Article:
Monday, July 2, 2012

Pure Chardonnay from Limoux

Pierre and Marie-Claire Fort are close friends of the late Didier Dagueneau. Pierre also makes wine in the Loire, at Château de Tracy in Pouilly-sur-Loire. When he's not in the Loire, Pierre is busy making wine in his native village in Limoux, which is known for its sparkling wines.

The Forts took control of a prized 35-year-old vineyard above their village of Roquetaillade. Situated at an altitude of 480 meters, this vineyard came to them through Pierre's family and, ironically, Pierre had helped plant the vineyard when he was in his early teens while studying winemaking.

The Forts' goal is to live the true, enlightened peasant lifestyle. One where time is regulated by nature and technique and execution are the thoughtful response to observation. They are in the process of restoring an ancient farmhouse in this stone village that will become the soul of their winery.

Several years ago, Michael Sullivan, Dagueneau's friend and US importer, received an unmarked sample of the Forts' wine from Dagueneau. Dagueneau simply asked him to taste it and to give it his honest opinion. Michael narrates his introduction to the Limoux wine:"The wine turned out to be splendid, a very pure, minerally expression of Chardonnay that reminded us of one of the chalkier sights in Burgundy (think St. Romain or Chablis). When speaking with Didier shortly thereafter, he informed me that it was from his friend Pierre in Limoux, 2003 vintage! Would we go and visit him when in France? Absolutely! After visiting the sight, walking the vineyards and tasting the 2004 from barrel, we were smitten. A finished bottle of the same wine sealed the deal (especially after tasting it on our burgundian friends blind)."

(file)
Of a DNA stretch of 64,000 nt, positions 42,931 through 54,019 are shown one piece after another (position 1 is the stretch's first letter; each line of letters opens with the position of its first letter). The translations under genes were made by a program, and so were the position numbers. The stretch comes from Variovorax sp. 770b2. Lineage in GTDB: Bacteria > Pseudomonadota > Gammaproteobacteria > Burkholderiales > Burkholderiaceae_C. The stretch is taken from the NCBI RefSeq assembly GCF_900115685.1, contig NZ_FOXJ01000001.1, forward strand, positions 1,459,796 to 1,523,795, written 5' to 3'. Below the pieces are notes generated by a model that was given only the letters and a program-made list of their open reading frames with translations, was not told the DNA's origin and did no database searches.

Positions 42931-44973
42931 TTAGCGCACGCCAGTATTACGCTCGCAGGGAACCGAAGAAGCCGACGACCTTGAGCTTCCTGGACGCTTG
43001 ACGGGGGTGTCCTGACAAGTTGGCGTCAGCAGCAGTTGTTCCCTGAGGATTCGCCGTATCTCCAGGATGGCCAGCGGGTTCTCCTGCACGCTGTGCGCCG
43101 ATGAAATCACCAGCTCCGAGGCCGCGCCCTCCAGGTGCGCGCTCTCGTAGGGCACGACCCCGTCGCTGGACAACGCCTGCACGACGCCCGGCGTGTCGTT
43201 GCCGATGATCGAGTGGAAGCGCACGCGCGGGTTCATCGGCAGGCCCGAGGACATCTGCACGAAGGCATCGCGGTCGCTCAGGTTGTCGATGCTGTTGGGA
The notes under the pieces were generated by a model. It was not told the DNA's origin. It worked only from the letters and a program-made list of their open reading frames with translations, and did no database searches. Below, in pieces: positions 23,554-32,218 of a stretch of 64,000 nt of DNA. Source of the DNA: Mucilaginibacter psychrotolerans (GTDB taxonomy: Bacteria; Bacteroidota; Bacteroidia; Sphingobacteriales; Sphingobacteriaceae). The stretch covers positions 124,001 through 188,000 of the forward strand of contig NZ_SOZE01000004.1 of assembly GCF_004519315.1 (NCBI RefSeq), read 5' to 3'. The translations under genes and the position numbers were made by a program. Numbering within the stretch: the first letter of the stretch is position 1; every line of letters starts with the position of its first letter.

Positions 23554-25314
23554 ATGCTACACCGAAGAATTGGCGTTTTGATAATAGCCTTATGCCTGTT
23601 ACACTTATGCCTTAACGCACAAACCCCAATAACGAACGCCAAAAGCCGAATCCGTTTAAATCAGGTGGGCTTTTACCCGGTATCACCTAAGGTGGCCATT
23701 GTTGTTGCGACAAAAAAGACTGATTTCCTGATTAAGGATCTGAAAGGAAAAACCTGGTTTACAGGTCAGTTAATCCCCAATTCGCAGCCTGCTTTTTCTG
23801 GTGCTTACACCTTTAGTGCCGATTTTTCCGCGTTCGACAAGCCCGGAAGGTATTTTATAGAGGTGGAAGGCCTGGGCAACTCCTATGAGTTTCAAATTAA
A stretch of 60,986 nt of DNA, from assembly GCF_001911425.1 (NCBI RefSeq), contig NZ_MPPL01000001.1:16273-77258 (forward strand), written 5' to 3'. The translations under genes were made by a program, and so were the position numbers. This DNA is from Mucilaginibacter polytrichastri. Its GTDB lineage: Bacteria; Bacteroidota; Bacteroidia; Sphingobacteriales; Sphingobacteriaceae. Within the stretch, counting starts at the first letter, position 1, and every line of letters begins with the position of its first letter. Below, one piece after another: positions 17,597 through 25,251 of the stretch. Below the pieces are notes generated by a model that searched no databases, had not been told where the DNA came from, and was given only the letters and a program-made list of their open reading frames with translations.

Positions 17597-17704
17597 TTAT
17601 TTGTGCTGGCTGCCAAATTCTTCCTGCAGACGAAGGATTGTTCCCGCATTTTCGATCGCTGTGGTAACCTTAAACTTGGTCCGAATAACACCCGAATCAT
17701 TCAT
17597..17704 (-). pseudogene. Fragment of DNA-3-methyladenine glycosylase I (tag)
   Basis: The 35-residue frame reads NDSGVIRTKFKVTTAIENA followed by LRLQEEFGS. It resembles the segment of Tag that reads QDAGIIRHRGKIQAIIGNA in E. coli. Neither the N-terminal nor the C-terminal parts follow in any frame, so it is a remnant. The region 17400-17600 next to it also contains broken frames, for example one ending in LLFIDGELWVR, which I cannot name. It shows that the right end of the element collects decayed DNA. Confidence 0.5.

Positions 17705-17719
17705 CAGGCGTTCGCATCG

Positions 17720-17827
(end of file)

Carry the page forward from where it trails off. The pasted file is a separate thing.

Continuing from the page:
Mind you, Michael imports Dominique Lafon and de Montille among others.

There is almost no still Limoux sold outside of the region, and these people are making exclusively that. They farm organically and manually harvest 100% Chardonnay from clay and limestone chalk vineyards. Fermentation and elevage are done in large puncheons (450-600 liters). Lees stirring is done occasionally. The wine, in large part, was already made in the vineyard, and since not one blemished grape makes it into the press the Forts know that their hard work is over for the season.

You will pay less than $20 for this spectacular 2008 Domaine Mouscaillo Limoux Chardonnay that rivals more expensive fine white Burgundy.

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